Dinner at Jules Verne
This was to be a dinner paid for by the unexpected redundancy payment put on the table by my boss when I suggested I resign. Mind you, I was going to resign anyway, as we had already booked our holiday in France for much longer than the 5 weeks leave I had officially applied for. The redundancy was a bonus that allowed us some extravagances which would otherwise not have been possible.
To get into this restaurant you need to book about three months in advance. You apply through a fairly impersonal on-line process, but we did send an email later, asking for a table with a view as we had several things to celebrate; my 60th, retirement and the end (almost) of the French holiday.
So we set off, all dolled up, to the Eiffel Tower. We were greeted and our reservation checked at the bottom of the private leg of the tower and whisked up to just above the second stage in a lift with a view: two views actually, one on the metalwork and one out to the vistas of Paris. We were greeted by about twenty waiters all in dark suits as we were led through the restaurant to a beautiful corner table with a view out onto Trocadero and the river with its cruise boats. We sat just above the second observation deck of the tower.
The restaurant is in rich chocolate colours with russet trim, cantilevered russet chairs, or banquettes in chocolate leather, white table cloths and napkins in neutral linen about the size of a small bed-sheet. The table was set with unusual ceramic plates in white with irregular hexagons on the bottom, which they turned over to reveal a white show plate. The knife and fork on the table when we arrived looked suitable for keyhole surgery, but they were removed and more suitable cutlery was provided for each course. All in the name of showmanship.
The menu was not extensive but almost anyone could have eaten well, perhaps vegetarians excluded. The emphasis was on quality ingredients sourced from the best places in France. I ordered asparagus and poached egg, followed by rack of milk fed lamb. Nick ordered pea soup with spider crab and Bresse chicken with crayfish. That is bare bones description and of course the presentation was exceptional.
While ordering we were offered little cheese puffs, light and delicate. After ordering we were brought an oval glass with tiny cubes of ham, cucumber, melon, tomato and crisp croutons, each cube about the size of dice cut in four. The waiter poured a little jug of tomato gazpacho over this. It was most refreshing. Three types of bread rolls were offered. We ordered a bottle of Chablis to drink with the meal, but not the wine that cost E4000. We thought we would give that a miss this time.
My asparagus and poached egg also included several crayfish tails and avocado as well as little slices of veal sweetbreads. It was delicious but perhaps overly fussy and had a few too many flavours. Nick’s pea soup was a shallow soup plate with some tiny salad leaves topped with spider crab and peas and surrounded with a foam. The soup was poured around this. Nick finished everything, including the salad which is something for him.
The lamb was tiny and the waiter was at pains to point out that it had been roasted on a turning skewer and was therefore very juicy, which it was. There were tiny little rib cutlets and then a roll of boneless loin. It was served with a transparent rectangle about half A4 size standing upright. This turned out to be strips of potato somehow fused together to make the biggest crisp. Fun, pretty and yummy! Nick’s Bresse chicken was rolled and roasted and presented with several crayfish tails and the crustacean sauce poured around it. He was a good boy and left the skin, as did I, but everything else was eaten with relish, though he couldn’t quite finish all the sauce.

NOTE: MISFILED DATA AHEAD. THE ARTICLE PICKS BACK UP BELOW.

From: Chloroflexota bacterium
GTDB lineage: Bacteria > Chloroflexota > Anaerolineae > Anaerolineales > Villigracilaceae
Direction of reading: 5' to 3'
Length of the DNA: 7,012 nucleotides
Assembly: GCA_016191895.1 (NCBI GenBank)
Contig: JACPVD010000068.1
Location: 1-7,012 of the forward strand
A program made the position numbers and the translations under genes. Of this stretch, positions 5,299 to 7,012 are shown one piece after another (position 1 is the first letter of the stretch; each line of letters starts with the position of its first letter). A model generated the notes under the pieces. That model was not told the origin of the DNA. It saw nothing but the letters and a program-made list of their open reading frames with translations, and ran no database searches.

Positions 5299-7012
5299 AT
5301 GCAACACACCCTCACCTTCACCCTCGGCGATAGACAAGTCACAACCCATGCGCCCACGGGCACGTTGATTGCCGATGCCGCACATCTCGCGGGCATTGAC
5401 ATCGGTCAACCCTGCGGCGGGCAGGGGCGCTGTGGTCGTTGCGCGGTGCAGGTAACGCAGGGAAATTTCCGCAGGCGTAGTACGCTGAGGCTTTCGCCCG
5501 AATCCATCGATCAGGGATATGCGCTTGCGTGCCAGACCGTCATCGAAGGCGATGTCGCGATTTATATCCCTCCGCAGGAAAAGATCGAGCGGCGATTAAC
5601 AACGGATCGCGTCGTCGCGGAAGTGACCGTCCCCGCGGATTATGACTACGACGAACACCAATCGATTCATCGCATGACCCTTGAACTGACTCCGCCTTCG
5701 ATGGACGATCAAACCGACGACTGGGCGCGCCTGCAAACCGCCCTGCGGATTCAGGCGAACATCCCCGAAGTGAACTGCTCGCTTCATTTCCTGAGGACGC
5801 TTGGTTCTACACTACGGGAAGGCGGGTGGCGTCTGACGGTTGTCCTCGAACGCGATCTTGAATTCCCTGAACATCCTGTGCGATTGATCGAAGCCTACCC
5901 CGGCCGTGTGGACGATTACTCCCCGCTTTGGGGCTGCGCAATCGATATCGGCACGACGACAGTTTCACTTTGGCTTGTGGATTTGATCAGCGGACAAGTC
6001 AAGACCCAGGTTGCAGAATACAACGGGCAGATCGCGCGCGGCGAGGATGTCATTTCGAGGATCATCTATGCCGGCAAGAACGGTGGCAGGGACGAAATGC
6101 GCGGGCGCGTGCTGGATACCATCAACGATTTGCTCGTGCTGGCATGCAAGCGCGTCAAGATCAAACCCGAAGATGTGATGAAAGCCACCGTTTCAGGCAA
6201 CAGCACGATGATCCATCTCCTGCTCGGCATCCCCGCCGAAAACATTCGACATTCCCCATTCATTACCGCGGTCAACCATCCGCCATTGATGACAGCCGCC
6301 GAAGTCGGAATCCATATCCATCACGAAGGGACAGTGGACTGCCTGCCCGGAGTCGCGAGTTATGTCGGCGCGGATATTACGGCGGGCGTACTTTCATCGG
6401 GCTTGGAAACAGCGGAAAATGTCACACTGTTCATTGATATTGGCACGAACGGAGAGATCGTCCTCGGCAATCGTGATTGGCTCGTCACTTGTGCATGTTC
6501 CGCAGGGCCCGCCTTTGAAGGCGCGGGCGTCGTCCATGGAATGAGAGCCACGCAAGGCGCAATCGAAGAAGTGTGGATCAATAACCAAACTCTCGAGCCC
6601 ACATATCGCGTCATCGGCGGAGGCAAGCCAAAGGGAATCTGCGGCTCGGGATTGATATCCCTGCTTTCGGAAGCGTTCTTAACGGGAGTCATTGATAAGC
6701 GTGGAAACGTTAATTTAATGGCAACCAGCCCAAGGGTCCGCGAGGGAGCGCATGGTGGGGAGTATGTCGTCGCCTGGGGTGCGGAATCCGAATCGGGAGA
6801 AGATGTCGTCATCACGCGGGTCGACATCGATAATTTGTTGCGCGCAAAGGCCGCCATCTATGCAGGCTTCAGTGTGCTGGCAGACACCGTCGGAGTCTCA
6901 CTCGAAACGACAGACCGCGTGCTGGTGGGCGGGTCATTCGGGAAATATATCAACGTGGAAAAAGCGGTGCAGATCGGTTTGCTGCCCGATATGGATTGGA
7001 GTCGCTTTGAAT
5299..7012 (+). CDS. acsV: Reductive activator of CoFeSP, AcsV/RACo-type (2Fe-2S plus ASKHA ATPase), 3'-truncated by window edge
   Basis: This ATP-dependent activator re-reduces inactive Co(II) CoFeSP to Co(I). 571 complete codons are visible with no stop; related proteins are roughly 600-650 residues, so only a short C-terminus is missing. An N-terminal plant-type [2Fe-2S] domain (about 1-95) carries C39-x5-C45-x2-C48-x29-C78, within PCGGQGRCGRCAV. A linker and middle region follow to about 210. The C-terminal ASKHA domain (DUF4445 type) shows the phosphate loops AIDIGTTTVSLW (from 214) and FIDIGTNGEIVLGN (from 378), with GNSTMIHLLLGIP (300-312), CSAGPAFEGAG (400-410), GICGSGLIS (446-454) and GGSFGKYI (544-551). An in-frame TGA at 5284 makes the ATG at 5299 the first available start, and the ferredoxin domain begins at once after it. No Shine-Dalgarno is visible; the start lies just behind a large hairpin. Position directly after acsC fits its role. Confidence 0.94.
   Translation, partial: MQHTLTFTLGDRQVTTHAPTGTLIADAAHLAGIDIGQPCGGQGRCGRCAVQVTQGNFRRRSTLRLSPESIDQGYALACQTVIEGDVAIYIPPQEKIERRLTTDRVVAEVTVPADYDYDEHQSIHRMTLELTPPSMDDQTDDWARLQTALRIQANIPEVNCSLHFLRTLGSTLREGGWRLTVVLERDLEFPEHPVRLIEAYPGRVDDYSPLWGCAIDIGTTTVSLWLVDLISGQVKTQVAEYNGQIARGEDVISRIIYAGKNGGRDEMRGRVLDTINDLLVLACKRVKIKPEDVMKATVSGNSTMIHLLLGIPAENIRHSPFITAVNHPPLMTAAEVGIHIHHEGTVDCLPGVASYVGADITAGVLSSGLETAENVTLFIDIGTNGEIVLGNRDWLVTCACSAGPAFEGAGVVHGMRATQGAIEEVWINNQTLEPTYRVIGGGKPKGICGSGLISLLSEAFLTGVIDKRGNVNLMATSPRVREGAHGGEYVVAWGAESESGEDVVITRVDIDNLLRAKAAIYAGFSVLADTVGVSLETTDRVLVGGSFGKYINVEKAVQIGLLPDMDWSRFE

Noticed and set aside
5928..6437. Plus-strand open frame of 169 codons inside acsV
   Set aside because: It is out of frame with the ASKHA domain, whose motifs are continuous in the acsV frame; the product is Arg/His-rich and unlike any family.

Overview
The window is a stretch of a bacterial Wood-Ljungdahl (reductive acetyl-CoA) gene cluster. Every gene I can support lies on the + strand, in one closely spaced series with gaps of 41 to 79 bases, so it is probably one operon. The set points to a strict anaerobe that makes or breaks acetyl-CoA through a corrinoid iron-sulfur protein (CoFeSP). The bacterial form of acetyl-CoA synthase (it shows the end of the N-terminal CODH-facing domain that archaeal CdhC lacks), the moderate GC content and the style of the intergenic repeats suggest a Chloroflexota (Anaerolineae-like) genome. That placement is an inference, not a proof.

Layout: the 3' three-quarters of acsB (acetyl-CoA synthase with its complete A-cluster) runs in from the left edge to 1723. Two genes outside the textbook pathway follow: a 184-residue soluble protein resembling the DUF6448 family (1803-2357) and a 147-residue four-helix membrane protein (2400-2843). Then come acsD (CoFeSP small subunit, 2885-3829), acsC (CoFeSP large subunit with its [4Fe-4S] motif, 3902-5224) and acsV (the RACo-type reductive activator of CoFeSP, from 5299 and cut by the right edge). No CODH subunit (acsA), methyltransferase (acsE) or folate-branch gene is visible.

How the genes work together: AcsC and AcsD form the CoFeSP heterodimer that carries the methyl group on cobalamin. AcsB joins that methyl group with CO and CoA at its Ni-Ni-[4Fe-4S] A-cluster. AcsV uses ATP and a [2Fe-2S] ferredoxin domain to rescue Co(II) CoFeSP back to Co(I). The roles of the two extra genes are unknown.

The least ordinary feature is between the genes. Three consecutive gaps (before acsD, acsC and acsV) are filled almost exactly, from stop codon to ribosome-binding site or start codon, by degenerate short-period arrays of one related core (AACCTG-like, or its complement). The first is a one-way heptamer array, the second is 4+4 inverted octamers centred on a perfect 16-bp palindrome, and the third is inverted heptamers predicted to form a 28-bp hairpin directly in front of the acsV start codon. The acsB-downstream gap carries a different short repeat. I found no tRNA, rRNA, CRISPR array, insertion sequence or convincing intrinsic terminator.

We were content by this time to sit and look at the view as the sun set
and also watch the amazing number of people who brought young children to the restaurant. A great way to see Paris and the kids were really well behaved but the cost obviously didn’t faze them. I heard one waiter saying that one family party owned a large hotel in Paris, so that may explain things.
Having been prompted to look for the dessert that appears like a rusty bolt, I ordered that and Nick the deconstructed Black Forest Cake. This came in a martini glass, a layer of choc mousse, topped with macerated cherries, whole cherries and Chantilly. On the side was a perfect looking choc macaroon which held cherry confiture and ice cream. All the ingredients, just arranged differently. Mine was in two parts as well. On the plate was not a bolt but a large industrial nut to screw onto a bolt, a play on the idea of it having come off the tower itself which is actually a brownish colour up close and personal. The “bolt” looked metallic and the centre was filled with dark chocolate sauce. Under the metallic coat was a chocolate ganache on a hazelnut praline base. Incredibly rich and yummy. On the side, a dish of hazelnut icecream and some caramelised nuts, basically to cut the richness of the choc “bolt”. I was determined that the metallic look of the covering needed to be explained. Finally I had it confirmed that gold leaf is mixed through to give the sheen of metal. Very clever!
We were also given mignadises, little cakes, macaroons, marshmallows and choc cubes. We stretched our time out nibbling occasionally as the tower lit up with a million stars flickering, then went a deep blue.
On Bastille day, our last in France, there was a parade in the street and fireworks at Trocadero, opposite the tower. What a fabulous finale to the French part of our holiday and what a great way that dinner was to celebrate several milestones in my life. It was nicely ironic that the redundancy paid for it all.